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Seasonal affective disorder (SAD) is another term for major depressive disorder (MDD) with seasonal pattern. It’s a type of depression that’s provoked by seasonal change. Usually, symptoms begin in the fall or winter.

The condition affects between 0.5 and 2.4 percent of people in the United States. SAD most often occurs in women and young adults, particularly those who live farther north.

Symptoms of SAD most commonly begin around late fall or early winter and end in the spring. However, it’s possible to experience symptoms at other times of the year. You also may not experience the condition every year.

In general, there are two types of SAD: winter-pattern and summer-pattern. Summer-pattern SAD occurs in around 10 percent of cases.

Symptoms of either pattern last around 4 to 5 months, and may include:

Symptoms of winter-pattern SAD may additionally include:

On the other hand, symptoms of summer-pattern SAD may include:

The exact cause of SAD is unknown. Contributing factors may vary from person to person.

Light is thought to influence SAD. One theory is that decreased sunlight exposure in winter and increased exposure in the spring and summer affects the natural biological clock that regulates hormones, sleep, and moods. Individuals affected by SAD may have difficulty regulating their biological clock, known as the circadian rhythm.

Abnormal levels of the hormones serotonin and melatonin in people with SAD may also disrupt their circadian rhythm. According to research from 2016, SAD appears to be more likely in people whose brains maintain high levels of serotonin transporters, leading to lower levels of serotonin.

People with SAD may also produce overly high amounts of melatonin, a hormone that controls and promotes sleep.

Learn more about seasonal depression symptoms, causes, and treatments.

People who live in areas that have long winter nights (due to higher latitudes) and less sunlight are more likely to experience SAD. For example, the condition is more common in Canada and Alaska than in sunnier Florida.

The condition occurs more frequently in women than men, and it’s most likely to begin in younger adults between the ages of 18 and 30.

People with a family history of SAD and other psychological conditions are at greater risk for SAD.

Additionally, individuals with other mental health conditions are more likely to experience SAD. Around 25 percent of people with bipolar disorder and between 10 to 20 percent of people with major depressive disorder also have SAD.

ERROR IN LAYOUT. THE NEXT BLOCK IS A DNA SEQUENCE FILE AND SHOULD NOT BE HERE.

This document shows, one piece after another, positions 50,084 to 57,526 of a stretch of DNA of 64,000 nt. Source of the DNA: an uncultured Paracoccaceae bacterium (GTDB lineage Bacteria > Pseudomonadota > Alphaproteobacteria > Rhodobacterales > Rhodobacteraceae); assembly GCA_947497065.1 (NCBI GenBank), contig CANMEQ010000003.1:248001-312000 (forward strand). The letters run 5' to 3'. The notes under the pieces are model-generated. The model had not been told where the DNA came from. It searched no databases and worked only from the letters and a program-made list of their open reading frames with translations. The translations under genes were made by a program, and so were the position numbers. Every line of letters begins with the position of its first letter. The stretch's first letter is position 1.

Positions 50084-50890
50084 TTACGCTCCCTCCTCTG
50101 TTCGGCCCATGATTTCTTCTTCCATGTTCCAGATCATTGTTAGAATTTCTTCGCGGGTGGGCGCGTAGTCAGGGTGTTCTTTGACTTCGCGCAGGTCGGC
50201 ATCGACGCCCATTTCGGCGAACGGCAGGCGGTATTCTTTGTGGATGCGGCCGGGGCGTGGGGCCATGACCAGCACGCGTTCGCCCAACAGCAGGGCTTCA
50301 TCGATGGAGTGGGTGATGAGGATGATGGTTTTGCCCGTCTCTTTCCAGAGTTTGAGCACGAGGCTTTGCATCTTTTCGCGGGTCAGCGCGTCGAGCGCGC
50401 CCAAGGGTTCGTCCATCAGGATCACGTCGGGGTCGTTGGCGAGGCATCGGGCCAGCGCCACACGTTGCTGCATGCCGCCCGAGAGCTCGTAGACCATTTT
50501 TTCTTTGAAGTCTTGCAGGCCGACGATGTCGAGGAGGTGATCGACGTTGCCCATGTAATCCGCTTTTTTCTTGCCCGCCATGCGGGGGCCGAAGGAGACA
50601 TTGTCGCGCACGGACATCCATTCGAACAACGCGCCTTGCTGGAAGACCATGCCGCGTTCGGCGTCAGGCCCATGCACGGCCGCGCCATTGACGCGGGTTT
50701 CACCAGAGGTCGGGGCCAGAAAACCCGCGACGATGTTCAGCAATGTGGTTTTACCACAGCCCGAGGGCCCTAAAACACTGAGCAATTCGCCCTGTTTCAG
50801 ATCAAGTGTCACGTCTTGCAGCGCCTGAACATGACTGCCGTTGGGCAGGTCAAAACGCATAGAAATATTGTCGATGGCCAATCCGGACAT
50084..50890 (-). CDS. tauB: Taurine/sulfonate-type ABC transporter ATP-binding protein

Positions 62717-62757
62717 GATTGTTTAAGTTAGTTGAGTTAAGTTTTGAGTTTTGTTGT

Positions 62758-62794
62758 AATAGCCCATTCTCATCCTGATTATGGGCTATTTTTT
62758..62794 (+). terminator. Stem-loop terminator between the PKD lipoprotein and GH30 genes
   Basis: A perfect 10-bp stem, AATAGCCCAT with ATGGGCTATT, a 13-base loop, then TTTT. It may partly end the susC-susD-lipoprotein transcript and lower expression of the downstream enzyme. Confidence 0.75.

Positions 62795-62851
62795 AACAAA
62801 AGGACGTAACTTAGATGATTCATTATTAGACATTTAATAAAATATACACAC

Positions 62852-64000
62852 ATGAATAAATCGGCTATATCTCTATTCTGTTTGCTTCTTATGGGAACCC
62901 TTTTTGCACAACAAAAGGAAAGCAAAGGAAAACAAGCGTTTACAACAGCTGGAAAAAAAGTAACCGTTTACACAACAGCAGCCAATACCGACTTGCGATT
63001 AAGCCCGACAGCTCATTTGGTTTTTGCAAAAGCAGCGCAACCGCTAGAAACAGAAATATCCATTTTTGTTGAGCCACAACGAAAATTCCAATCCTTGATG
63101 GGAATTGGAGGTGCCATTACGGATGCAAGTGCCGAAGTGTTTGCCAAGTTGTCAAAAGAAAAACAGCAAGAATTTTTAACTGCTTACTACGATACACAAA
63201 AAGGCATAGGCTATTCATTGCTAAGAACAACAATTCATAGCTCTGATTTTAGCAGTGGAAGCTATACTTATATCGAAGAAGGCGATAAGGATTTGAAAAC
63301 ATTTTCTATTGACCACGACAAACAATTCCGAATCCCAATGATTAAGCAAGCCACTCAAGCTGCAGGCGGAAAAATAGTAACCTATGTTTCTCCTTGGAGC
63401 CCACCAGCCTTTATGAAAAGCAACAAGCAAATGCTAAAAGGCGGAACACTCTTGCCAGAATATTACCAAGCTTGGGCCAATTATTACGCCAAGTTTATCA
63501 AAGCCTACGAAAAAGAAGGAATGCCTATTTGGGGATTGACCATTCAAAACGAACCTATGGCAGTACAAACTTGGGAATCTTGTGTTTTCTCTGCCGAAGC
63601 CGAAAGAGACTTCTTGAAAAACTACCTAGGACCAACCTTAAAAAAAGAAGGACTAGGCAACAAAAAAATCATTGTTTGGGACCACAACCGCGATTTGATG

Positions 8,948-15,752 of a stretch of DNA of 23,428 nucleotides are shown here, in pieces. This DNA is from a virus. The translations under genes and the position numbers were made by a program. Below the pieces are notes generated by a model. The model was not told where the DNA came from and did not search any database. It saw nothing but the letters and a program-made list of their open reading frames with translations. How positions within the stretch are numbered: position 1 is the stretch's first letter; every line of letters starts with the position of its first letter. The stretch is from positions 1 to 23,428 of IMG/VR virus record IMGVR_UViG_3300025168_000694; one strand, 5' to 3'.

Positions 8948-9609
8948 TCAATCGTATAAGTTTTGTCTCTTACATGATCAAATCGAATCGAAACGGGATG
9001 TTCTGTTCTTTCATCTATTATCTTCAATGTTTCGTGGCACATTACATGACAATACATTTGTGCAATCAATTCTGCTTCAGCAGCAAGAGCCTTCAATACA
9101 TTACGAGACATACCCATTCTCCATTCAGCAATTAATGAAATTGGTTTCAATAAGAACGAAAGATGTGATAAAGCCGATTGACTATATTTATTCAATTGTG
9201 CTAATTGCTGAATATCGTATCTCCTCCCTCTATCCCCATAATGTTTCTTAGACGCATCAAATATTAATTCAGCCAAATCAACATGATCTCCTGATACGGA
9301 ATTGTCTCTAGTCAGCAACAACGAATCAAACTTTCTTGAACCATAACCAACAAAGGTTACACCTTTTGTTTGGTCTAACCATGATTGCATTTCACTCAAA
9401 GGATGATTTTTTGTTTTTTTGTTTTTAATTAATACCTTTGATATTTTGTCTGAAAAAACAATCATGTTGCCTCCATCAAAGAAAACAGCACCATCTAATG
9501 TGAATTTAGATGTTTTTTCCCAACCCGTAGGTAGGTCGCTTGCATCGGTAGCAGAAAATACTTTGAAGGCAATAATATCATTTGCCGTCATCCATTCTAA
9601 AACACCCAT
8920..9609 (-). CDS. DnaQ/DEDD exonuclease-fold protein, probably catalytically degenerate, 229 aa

A doctor or mental health care professional will ask you several questions about your symptoms and when you first noticed them.

A diagnosis of SAD requires the following:

  • depression symptoms
  • episodes that occur only during a specific season for at least 2 years in a row
  • frequent depressive episodes during that particular season

If you have only minor mood changes with the seasons, you may have subsyndromal seasonal affective disorder instead of SAD.

If your symptoms continue past the change in season, your diagnosis may be changed to bipolar disorder or major depressive disorder.

SAD can be treated with counseling, medications, and therapy.

One common treatment, cognitive behavioral therapy (CBT), can help people with SAD learn to focus on positive thoughts and activities rather than negative ones.

Some people also benefit from medications such as antidepressants. These may include:

Talk with your doctor about which medication may be best to treat your symptoms.

Vitamin D supplements are sometimes used to treat SAD as well. However, some research indicates that these supplements may not be effective, and more studies need to be done.

Healthy lifestyle habits, like getting regular exercise and sun exposure, may also help minimize SAD symptoms.

Light therapy

Another treatment for wintertime SAD is light therapy. This involves using a specialized light box for at least 30 minutes each day during the winter to replicate natural light.

Side effects of light therapy may include dizziness, eye fatigue, or headaches. You may need to avoid light therapy if you:

  • have certain eye diseases
  • recently had eye surgery
  • are sensitive to light due to other medications
  • have bipolar disorder

Another similar treatment option is a dawn simulator. It uses a timer-activated light to mimic the sunrise, which helps to stimulate the body’s clock.

Light therapy should be used only under a doctor’s supervision and on approved devices. This therapy may work best in combination with other treatments, like medications.

If you experience symptoms associated with SAD, see a doctor, counselor, or psychiatrist. This is especially important if your symptoms are impacting your everyday life.

Since SAD usually occurs on a regular schedule, you may also consider talking with your doctor before symptoms return to see if early treatment can help prevent them.

If you have thoughts of wanting to harm yourself or others, or feel that life is no longer worth living, seek immediate medical attention or call the National Suicide Prevention Lifeline at 800-273-TALK (8255) for more information.

If you regularly feel depressed and have difficulty sleeping during certain seasons, especially the winter, you may be experiencing SAD.

Treatments like counseling, medications, and light therapy are often effective for reducing SAD symptoms. Increasing your exercise and natural light exposure may also help.

If you have symptoms of SAD, talk with your doctor. They can work with you to create a treatment plan to best manage the condition.